Continuous Improvement from Concept to Culture

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Economic turbulence has brought the concept of value back into focus, with businesses worldwide frantically searching for ways to keep costs down and avoid potentially damaging price increases. Enter continous improvement and its most important element culture.

As global commodity prices soar and firms in every industry face increasing margin pressure, the importance of efficiency and cost savings has arguably never been more relevant, especially as economic recovery begins.

While there is certainly no one-size-fits-all solution to the issues facing companies in the recession's wake, there is one common approach that has delivered results across countless categories for decades.

Continuous improvement is essentially the process of identifying ways to cut costs through any sustainable means. Its most widespread application is in process excellence – an approach demonstrated particularly well in manufacturing by automotive giants like Toyota and Honda.


For years, commentators have argued, however, that the key to process excellence does not lie in the mere logistics of rolling out a continuous improvement programme. Alan Nicol, an experienced cultural change leader with a background in engineering and product development, recently echoed this view in the journal Manufacturing Business Technology (MBT).

Mr Nicol believes that the "true power" of lean methodology is in "deep cultural change, whereby everyone in the business exercises problem-solving skills, habitually and relentlessly". And he was quick to stress that it is not only manufacturing firms that stand to benefit from harbouring a culture of process excellence. Sectors ranging from insurance and banking to healthcare and pharma are able to embrace lean methods.

"Many of the businesses adopting lean have benefited greatly. However, very few have achieved the level of performance and business benefit from the programme that they originally imagined - because the deep-rooted behaviours from which the lean methodology was derived have not been established," the expert said. Mr Nicol went on to draw from the example of Toyota, as its lean production inspired mass take-up of its principles during the 1990s. Toyota appears to be "everyone's favourite" business to benchmark, he noted.

However, a few simple facts are frequently overlooked, Mr Nicol argued. "Toyota doesn't have a lean 'programme', or a philosophical 'way', and the product development system we all read about a few years ago isn't likely to be the same today. I believe the answer is that Toyota only has one secret. Toyota has a culture in which every member of the business tries to make life at Toyota better for himself and his team and for Toyota."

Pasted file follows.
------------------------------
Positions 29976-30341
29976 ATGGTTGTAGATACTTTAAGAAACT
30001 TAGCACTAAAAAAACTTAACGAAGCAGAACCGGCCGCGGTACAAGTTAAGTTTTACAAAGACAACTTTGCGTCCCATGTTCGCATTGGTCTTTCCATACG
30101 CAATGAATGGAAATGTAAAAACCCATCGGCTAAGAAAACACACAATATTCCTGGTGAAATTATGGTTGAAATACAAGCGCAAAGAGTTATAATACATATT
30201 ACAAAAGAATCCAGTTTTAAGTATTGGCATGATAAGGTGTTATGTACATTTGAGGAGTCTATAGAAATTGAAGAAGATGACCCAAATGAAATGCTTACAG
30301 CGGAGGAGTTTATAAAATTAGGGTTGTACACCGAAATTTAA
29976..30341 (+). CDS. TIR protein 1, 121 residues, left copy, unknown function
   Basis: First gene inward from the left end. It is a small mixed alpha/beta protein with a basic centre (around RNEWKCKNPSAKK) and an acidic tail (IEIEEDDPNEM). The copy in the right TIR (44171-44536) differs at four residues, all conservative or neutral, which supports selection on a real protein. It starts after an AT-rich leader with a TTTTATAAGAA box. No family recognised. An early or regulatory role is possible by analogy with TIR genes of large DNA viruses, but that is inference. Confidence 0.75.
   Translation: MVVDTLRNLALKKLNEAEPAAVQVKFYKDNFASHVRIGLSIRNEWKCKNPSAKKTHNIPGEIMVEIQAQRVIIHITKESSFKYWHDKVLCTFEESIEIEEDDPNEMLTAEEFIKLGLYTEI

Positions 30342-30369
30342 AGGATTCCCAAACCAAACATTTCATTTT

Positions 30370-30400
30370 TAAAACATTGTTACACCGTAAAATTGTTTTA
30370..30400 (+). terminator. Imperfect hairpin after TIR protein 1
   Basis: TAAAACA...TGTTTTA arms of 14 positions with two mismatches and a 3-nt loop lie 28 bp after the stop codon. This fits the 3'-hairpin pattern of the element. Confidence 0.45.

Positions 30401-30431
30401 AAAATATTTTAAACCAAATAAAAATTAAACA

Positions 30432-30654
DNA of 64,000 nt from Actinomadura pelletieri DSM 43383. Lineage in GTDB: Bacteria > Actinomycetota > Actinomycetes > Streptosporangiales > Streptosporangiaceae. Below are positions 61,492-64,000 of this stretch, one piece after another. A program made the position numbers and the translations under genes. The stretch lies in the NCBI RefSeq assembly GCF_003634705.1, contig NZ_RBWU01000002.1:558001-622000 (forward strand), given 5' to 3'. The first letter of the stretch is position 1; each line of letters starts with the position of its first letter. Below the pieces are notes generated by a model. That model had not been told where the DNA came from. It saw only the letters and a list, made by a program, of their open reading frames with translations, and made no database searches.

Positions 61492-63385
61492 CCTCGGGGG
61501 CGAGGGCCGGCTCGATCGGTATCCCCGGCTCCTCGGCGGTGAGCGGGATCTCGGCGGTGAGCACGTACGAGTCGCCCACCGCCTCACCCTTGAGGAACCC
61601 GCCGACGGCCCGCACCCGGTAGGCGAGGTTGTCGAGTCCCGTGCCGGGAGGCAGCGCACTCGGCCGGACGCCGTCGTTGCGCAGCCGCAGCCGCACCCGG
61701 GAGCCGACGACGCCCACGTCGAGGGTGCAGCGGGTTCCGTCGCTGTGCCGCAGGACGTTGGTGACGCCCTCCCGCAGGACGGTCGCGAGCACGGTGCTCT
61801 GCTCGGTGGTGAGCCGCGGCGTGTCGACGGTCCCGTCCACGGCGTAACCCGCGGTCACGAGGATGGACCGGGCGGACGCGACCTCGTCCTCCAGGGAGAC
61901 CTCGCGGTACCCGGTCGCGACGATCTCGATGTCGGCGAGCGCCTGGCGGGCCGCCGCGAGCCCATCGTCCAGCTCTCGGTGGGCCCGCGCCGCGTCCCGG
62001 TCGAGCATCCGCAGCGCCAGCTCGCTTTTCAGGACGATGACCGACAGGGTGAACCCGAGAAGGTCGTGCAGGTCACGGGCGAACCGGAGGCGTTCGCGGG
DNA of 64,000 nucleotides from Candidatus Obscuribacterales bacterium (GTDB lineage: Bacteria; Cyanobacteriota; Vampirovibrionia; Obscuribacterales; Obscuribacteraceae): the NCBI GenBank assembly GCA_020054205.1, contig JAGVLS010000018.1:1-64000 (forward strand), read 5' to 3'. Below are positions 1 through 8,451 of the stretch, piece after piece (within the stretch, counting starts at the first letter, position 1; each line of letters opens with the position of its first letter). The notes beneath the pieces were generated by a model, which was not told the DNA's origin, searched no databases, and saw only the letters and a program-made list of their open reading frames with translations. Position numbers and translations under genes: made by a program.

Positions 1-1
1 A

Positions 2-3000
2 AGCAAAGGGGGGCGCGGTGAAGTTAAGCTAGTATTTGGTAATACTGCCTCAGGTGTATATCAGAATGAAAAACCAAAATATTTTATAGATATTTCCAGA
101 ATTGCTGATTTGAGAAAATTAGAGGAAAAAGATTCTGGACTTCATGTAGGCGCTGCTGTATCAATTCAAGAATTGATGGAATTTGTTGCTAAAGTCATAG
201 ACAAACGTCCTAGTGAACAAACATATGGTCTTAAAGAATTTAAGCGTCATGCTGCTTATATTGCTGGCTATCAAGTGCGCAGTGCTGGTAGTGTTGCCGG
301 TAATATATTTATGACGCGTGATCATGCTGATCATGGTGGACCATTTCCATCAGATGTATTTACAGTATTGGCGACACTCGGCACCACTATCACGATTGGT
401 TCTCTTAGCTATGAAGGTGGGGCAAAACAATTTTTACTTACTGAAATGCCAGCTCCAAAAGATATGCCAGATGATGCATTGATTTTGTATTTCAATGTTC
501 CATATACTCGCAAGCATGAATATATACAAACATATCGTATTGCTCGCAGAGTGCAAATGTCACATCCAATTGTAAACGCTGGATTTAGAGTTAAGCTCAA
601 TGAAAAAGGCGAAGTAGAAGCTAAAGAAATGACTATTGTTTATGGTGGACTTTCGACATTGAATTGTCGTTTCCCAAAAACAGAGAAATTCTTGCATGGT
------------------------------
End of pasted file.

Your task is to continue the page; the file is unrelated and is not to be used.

For companies to get the most out of their process excellence activities, requires more than just tools and training – the entire organisation must become a "nest of tinkerers".

But in order for a completely new behaviour set to be achieved, businesses must find ways of instilling a uniform culture based on just a few basic attitudes.

Mr Nicol explained "Your people must want to tinker. Ultimately, they should tinker because if they make an improvement, they will feel the benefit. This may be like teaching someone the benefits of keeping his workspace clean."

While it begins as an expectation triggering rewards when met, it should eventually become intrinsic to the culture of the workforce. "You want him to be proud of a clean space and ashamed of a messy one," Mr Nicol added, strengthening his example.

But businesses also need to empower their staff to tinker, providing the tools and process technology required to do so, as well as adequately training them in how it might be done.

Ultimately, the aim is to have these attitudes permeate the entire organisation, with each individual feeding off one another's enthusiasm for the lean concept. "You want everyone teaching everyone else what he has learned. You also want everyone learning regardless of who is sharing," Mr Nicol concluded. "If you want more from continuous improvement … go further and build the tinkerer culture. It's what makes Toyota the business to chase and it will do the same for yours."